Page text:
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    Quote Originally Posted by pauln
    The saxophonist's saxophone was set to 440Hz; of course he was demanding that the guitar be in tune.
    I believe that the saxophonists can adjust the pitch by moving the mouthpiece, not much, perhaps 440hz-442hz. I played with two saxophonists, they ajust with each other

  20. #19

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    Quote Originally Posted by Patlotch
    I believe that the saxophonists can adjust the pitch by moving the mouthpiece, not much, perhaps 440hz-442hz. I played with two saxophonists, they ajust with each other
    Woodwinds have a slight adjustment around concert pitch - it's not meant for adjusting to match with out of tune instruments.

    There is a hierarchy of what is tuned to...

    1 - concert pitch (assuming the piano is in tune, if there is a piano)
    2 - the piano (without assuming it is in tune)
    3 - other relatively fixed tuning instruments (brass, woodwinds)
    4 - strings (including the guitar)

  21. #20

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    Quote Originally Posted by pauln
    Woodwinds have a slight adjustment around concert pitch - it's not meant for adjusting to match with out of tune instruments.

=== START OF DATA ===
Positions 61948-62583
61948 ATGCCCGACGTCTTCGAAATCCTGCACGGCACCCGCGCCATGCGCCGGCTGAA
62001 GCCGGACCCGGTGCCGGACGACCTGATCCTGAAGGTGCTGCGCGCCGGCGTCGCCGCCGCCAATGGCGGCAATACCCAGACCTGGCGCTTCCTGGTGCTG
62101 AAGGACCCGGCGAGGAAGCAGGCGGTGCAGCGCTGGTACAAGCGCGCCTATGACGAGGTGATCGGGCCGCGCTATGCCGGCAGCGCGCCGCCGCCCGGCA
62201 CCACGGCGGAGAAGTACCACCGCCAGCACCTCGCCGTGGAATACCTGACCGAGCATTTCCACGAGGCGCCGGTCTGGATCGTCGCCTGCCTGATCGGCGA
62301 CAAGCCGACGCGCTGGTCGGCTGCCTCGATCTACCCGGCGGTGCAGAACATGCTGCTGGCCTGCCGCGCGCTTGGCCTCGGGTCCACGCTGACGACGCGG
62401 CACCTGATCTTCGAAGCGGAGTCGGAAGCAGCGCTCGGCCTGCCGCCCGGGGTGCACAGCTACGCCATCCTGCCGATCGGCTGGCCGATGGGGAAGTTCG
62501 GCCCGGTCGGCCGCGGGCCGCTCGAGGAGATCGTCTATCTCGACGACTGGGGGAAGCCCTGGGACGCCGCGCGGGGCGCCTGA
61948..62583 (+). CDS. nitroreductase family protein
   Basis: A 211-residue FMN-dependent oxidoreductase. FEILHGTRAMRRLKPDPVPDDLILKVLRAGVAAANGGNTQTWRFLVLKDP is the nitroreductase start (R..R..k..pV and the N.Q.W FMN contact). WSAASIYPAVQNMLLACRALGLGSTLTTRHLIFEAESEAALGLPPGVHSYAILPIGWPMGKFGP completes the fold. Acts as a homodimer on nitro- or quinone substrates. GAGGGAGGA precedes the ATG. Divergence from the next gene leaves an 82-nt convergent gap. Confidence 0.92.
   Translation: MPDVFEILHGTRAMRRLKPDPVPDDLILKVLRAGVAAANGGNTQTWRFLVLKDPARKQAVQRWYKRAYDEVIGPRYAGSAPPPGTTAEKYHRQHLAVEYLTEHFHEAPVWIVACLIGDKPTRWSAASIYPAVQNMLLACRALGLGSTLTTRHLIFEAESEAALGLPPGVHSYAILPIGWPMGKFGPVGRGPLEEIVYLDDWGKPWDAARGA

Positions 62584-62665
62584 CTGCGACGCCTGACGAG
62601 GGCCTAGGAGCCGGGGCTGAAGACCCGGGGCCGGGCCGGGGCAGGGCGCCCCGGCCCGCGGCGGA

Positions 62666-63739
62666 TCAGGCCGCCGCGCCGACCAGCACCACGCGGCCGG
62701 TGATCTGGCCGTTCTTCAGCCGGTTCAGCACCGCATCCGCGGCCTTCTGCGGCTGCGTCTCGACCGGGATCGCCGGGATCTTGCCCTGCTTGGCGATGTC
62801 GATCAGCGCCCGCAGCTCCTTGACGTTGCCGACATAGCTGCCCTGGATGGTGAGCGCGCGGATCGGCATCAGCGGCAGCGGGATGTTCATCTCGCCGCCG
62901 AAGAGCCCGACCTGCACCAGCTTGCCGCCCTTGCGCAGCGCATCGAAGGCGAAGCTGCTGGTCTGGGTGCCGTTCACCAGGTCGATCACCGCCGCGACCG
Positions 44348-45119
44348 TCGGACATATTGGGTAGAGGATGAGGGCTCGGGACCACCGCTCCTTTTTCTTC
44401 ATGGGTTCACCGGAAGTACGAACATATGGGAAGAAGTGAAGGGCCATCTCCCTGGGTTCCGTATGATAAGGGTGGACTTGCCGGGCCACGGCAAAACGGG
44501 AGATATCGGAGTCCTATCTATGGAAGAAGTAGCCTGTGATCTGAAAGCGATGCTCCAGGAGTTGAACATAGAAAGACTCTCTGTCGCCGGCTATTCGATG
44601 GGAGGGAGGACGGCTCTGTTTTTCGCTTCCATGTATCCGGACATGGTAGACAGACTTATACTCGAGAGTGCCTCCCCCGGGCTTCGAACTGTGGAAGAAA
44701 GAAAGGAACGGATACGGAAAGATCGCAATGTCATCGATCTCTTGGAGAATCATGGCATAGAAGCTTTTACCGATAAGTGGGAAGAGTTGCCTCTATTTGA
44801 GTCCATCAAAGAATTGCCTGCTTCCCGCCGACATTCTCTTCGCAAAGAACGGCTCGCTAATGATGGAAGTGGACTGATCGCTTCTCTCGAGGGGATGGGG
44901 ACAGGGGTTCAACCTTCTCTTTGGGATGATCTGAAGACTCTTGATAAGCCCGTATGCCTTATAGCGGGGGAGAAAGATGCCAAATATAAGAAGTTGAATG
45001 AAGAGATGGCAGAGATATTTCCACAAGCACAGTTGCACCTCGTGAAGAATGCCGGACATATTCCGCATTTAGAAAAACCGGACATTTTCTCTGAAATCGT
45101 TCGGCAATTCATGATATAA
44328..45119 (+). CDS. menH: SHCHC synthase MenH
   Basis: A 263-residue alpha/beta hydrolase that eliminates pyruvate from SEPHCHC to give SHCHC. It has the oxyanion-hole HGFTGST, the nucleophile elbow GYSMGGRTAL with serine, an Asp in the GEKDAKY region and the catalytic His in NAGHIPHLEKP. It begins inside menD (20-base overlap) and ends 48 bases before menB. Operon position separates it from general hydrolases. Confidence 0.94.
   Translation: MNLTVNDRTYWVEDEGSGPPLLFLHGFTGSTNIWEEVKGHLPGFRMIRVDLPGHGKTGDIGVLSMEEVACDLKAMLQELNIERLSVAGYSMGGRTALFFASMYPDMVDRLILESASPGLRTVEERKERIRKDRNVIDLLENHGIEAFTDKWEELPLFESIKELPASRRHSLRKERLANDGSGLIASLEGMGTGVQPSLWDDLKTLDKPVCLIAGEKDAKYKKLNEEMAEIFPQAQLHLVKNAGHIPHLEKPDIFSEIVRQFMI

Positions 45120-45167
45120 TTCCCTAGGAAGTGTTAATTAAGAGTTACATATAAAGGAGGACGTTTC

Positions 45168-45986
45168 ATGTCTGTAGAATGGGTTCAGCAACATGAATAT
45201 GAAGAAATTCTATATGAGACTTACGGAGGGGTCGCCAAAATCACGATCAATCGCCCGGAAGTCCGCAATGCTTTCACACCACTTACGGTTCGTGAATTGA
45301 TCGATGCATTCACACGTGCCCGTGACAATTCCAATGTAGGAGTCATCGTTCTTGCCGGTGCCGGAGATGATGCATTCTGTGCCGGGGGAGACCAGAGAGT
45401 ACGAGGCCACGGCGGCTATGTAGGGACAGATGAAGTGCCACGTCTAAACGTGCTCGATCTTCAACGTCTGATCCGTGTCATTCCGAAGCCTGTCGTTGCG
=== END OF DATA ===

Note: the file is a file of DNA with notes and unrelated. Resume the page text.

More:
I know all of this and I am talking about a specific context. My saxophonist friend had an absolute pitch, when I adjust, he said "get a little bit up" with a hand sign. I still know how to tune the 6 strings of a guitar between them (relative pitch) but not at 440hz. With him, no need for tuner

    Thank you for your advice. Good bye

  22. #21

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    Quote Originally Posted by Patlotch
    I know all of this and I am talking about a specific context. My saxophonist friend had an absolute pitch, when I adjust, he said "get a little bit up" with a hand sign. I still know how to tune the 6 strings of a guitar between them (relative pitch) but not at 440hz. With him, no need for tuner

    Thank you for your advice. Good bye
    I didn't offer any advice, I suggested that your interpretation of your story is a misunderstanding of how the sax player helped tune your guitar. Hope you are not trying to dismiss me before understanding me.

    When you write, "My saxophonist friend's ear is set to 440Hz" or "My saxophonist friend had an absolute pitch" that reads as if you think he used absolute pitch to help you tune, but the sax player used relative pitch to compare his tuned horn to your guitar. He is not walking around as a tuner, he is walking around with a tuned sax. The story might be relevant to perfect pitch if the sax player had helped you tune your guitar by ear before opening his sax case and playing any sax notes.

  23. #22